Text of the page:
Image by BeyondDC licensed under Creative Commons.

This post is the first of a series covering questions and benefits of Accessory Apartments.

Advocates fought long and hard for accessory apartments in DC, which are additional housing units such as an English basement or carriage house that can be rented out to a tenant. Now that they’re finally becoming a reality, we thought it would be useful address challenges that come up from people who are going through the process of creating one of these units of their own. First, here's an overview of what accessory apartments are, and how they can be beneficial.

As I have written before, DC’s new zoning regulations allow for the by-right (meaning no special zoning exceptions are necessary) development of Accessory Apartments (also known as Accessory Dwelling Units, or ADUs) in the city’s residential zones. This means that homeowners in these zones can build an additional unit on their property, which are typically situated inside the principal dwelling unit (usually in a basement) or as a separate, freestanding structure on the lot.

Allowing accessory apartments to be built as a matter-of-right is a good thing because they provide a number of benefits at the city, neighborhood, and individual levels. For one, accessory apartments contribute to housing affordability by increasing the overall supply of housing. They also increase density without significantly changing neighborhood character.

I will follow posts about the benefits of accessory apartments in the context of housing affordability and accessibility, but first I am going to focus on the wide-ranging benefits of accessory apartments for individual households, especially as they change over time.

As demonstrated in this video, accessory apartments can serve many different purposes, meaning that their use can vary between households, and also that they can be used differently by individual households as they change over time.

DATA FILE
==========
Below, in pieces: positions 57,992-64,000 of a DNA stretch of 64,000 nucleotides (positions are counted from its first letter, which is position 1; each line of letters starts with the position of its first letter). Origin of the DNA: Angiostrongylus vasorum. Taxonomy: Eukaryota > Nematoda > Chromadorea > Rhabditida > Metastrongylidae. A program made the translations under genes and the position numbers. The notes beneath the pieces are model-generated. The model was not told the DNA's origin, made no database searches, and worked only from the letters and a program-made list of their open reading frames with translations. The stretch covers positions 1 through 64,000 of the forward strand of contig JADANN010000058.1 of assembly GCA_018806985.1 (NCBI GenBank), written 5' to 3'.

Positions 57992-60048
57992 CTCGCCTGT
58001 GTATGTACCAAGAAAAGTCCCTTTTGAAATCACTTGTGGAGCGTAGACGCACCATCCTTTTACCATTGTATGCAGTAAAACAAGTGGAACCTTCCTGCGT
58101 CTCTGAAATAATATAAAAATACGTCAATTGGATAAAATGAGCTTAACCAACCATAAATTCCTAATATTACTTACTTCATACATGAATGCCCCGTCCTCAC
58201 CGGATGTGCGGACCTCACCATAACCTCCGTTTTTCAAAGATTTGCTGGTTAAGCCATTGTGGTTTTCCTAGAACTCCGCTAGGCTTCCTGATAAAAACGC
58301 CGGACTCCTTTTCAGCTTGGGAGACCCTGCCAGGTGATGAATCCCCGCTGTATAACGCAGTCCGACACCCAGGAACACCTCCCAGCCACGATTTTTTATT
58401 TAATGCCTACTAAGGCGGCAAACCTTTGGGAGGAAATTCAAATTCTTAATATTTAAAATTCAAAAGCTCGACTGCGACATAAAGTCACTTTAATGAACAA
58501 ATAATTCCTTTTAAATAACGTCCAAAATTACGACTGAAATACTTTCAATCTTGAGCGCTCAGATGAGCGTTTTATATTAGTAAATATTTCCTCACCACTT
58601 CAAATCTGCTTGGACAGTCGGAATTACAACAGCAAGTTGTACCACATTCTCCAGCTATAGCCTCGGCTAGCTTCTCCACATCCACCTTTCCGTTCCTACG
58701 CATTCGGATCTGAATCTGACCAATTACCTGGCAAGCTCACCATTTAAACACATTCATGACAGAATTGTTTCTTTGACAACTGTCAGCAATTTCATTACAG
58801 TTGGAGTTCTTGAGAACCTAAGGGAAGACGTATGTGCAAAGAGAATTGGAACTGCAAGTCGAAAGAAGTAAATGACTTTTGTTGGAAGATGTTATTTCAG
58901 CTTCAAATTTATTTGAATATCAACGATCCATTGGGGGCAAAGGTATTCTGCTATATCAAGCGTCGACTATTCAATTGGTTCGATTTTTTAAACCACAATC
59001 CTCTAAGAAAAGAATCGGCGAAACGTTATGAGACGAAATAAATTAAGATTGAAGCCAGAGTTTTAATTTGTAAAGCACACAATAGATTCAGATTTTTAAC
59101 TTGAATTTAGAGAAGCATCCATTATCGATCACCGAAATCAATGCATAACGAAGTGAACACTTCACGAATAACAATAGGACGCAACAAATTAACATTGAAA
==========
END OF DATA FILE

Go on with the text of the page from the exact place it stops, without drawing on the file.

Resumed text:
For instance, the video gives the example of a household who chooses to build an accessory apartment when they begin to have children. The homeowners see the rental revenue that can be generated by an accessory apartment as a source of extra cash that can be used for savings for college and retirement.

However, as the household’s needs change over time, the accessory apartment provides other benefits as well. In this case, after the accessory apartment had generated its intended financial benefits, an aging family member moved in.

For another household, the accessory apartment provides income and reduced living expenses as the homeowner enters retirement. In this case, the homeowner, who no longer needed the amount of space in the principal unit, chose to build an occupy the accessory apartment while renting out the principal unit. The financial benefits related to the accessory apartment provided the homeowner with the resources needed to support her changing lifestyle.

The fact that accessory apartments can provide a number of benefits for different households, and for individual households as their needs change over time, means that developing accessory apartments might be an attractive option for many homeowners. This is a good thing, because if built at a sufficient scale, these units will provide broader benefits to both neighborhoods and to the city, as well as to the individual.

If you are interested in learning more about accessory apartments and the rules in DC, or if you have a question or experience you’d like to share, please check out the DC Accessory Apartments Forum.

Maura Brophy is an urban planner and an Associate Director with the Federal City Council. In her current role, she is responsible for managing projects in the organization’s transportation and infrastructure portfolio. Maura holds a MPS in Urban and Regional Planning from Georgetown University, where she completed extensive research on accessory apartments and DC's 2016 zoning revision.